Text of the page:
OP-EDS

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April 12, 2011

Hookups and life of the mind not mutually exclusive

In response to "Nothing U of C about UChicago hook-up site" (April 1)

Last week, the Maroon published a letter from a U of C alum, Mark Meador, regarding the new website, UChicagoHookups(now known as eduHookups). Mr. Meador stated that it was “shameful and morally repugnant that such a site is being run by and for UChicago students,” and went on to lament the “debaucherous detritus” of a university that is losing its unique nature.

However, what Mr. Meador was really criticizing was not the website itself, but sex—or, rather, the fact that it happens. Since UChicagoHookups, due to all of the publicity and media coverage, brought attention to this fact, it became the object of his criticism. However, since Mr. Meador attended the University of Chicago, I hope he understands that hookups, in particular, and sex, in general, happen on any college campus, including this one. The University of Chicago prides itself on having unique, intelligent students, but those students, too, attend parties, drink, and have sex. By criticizing UChicagoHookups, Mr. Meador is acting as if this website has suddenly made sex possible where it was previously impossible, but this is clearly absurd.

This evidences a rather naïve, but widely shared, view towards sex. As a society, we have an immature attitude towards sex as an immoral act and a taboo on talking about it as a way of pretending it does not happen. Thus, when the fact that it does happen is thrust in our faces, we react in an immature way. And yet sex, like eating, drinking, and sleeping, is a perfectly ordinary human act. We aren’t afraid to talk about stuffing our face or sleeping for 20 hours–why are we afraid to talk about screwing? Sex does not prevent us from being rational, thinking human beings. Some of the world’s greatest thinkers have led promiscuous lives, and some of the greatest works of literature are full of sexual content. Yet while we admire these thinkers and consider these classics to be high culture, we pretend that the “low,” explicit aspects of them do not exist. Everyone considers Shakespeare a master–yet how many students in their high school classes learned about all the sex jokes in the first act of Romeo and Juliet, in addition to discussing love, hate, and fate?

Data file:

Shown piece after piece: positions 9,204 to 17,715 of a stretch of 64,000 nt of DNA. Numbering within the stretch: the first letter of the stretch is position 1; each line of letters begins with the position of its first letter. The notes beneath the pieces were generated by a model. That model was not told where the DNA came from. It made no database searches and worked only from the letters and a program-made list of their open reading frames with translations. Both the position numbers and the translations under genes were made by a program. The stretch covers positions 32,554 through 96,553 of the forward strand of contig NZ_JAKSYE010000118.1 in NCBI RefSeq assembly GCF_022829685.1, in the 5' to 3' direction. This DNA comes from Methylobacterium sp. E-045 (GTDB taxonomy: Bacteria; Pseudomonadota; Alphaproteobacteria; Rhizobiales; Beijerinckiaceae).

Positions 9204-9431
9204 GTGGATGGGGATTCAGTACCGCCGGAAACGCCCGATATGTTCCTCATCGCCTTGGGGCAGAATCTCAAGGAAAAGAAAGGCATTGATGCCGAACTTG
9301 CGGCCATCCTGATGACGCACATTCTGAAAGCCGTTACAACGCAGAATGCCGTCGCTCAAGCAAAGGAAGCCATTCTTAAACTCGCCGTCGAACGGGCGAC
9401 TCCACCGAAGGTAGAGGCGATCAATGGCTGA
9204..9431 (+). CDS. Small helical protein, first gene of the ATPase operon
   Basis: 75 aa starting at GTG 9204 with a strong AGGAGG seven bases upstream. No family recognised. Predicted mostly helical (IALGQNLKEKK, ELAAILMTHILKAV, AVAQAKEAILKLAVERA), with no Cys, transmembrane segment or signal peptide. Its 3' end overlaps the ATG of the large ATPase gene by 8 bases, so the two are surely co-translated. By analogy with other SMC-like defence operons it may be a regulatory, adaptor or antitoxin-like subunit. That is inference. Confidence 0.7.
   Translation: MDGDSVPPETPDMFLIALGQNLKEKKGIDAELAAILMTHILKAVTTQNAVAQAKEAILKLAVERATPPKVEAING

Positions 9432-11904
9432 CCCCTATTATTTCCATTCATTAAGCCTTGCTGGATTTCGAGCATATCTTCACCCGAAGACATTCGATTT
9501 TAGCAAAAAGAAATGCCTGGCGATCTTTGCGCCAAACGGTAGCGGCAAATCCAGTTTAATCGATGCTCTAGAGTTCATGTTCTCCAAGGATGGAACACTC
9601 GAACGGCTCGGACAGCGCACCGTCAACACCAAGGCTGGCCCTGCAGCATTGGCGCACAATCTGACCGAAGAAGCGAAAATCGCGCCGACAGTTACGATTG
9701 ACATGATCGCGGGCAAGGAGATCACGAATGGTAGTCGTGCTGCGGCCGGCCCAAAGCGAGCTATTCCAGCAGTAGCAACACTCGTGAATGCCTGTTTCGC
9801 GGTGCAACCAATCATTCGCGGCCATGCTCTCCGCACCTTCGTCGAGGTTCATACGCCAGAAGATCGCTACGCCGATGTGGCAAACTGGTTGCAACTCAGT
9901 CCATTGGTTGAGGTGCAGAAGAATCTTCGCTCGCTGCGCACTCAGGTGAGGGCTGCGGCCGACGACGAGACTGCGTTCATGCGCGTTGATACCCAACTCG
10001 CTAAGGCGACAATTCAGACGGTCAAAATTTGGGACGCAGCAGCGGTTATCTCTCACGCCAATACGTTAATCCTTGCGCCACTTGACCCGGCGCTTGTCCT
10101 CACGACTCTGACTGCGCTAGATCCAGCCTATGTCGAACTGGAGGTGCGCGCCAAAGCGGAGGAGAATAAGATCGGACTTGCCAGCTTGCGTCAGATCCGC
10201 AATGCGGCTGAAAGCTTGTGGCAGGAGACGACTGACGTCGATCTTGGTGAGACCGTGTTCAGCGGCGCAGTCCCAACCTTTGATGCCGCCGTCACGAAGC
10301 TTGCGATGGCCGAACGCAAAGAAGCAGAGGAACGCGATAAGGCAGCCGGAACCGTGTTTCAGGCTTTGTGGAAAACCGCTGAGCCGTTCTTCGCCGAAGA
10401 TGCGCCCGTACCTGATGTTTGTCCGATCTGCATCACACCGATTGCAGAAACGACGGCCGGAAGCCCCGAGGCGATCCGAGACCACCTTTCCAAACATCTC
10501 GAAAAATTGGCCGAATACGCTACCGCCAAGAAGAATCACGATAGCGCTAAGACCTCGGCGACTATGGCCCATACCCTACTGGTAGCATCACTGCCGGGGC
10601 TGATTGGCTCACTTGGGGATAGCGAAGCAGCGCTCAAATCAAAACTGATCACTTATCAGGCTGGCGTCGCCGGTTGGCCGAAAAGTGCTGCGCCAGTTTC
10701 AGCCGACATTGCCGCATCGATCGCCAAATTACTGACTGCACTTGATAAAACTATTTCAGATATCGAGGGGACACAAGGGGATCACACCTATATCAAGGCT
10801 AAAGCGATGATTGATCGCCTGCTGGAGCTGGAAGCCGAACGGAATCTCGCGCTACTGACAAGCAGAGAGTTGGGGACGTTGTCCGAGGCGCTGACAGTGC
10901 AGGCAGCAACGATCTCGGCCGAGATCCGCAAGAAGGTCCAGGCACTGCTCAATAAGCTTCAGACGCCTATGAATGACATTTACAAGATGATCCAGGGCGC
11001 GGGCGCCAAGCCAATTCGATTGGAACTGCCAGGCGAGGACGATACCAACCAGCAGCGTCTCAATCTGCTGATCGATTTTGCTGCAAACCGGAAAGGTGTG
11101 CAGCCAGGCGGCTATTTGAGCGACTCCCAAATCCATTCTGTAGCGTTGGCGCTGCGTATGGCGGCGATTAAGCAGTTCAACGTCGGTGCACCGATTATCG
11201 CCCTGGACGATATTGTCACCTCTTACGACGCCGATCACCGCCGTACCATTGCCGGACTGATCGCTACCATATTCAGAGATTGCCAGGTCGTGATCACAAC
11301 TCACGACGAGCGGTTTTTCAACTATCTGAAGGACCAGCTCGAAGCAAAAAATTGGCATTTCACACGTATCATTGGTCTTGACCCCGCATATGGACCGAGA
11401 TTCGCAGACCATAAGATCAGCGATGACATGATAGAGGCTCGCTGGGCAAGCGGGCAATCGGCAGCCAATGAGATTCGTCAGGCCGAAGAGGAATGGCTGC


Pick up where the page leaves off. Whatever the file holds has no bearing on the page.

Furthermore, if Mr. Meador is so concerned with the University of Chicago losing its status as a “unique” and “uncommon” institution, I doubt that the website endangers that status. UChicago appears to be one of the few universities with such a hookup site. In my experience, hookups often happen at parties, bars, or other social situations where the two parties may have been drinking or know little of each other. This website, however, offers a safer alternative in which two parties, both of them sober, work out what they want and give their consent. And if Mr. Meador is lamenting the downhill slide in quality, perhaps he would be interested to know that most of the people who are posting on the website are looking for someone who is intelligent and interesting, not someone who is “hot,” which he is free to interpret as a reaffirmation of the values of the University of Chicago’s students.

This entire issue is the result of an immature attitude towards sex. While I think that sex is a serious act for people who mean something to each other, I recognize that it is something people are free to choose to do or not to do, for whatever reason, and that choice does not make them any more worthless in other aspects of their lives. Mr. Meador should understand that his judgmental attitude towards the website is based on his evaluation of sex, and that evaluation does not do justice to the individuals who commit the act.

Anastasia Klimchynskaya

Class of 2013

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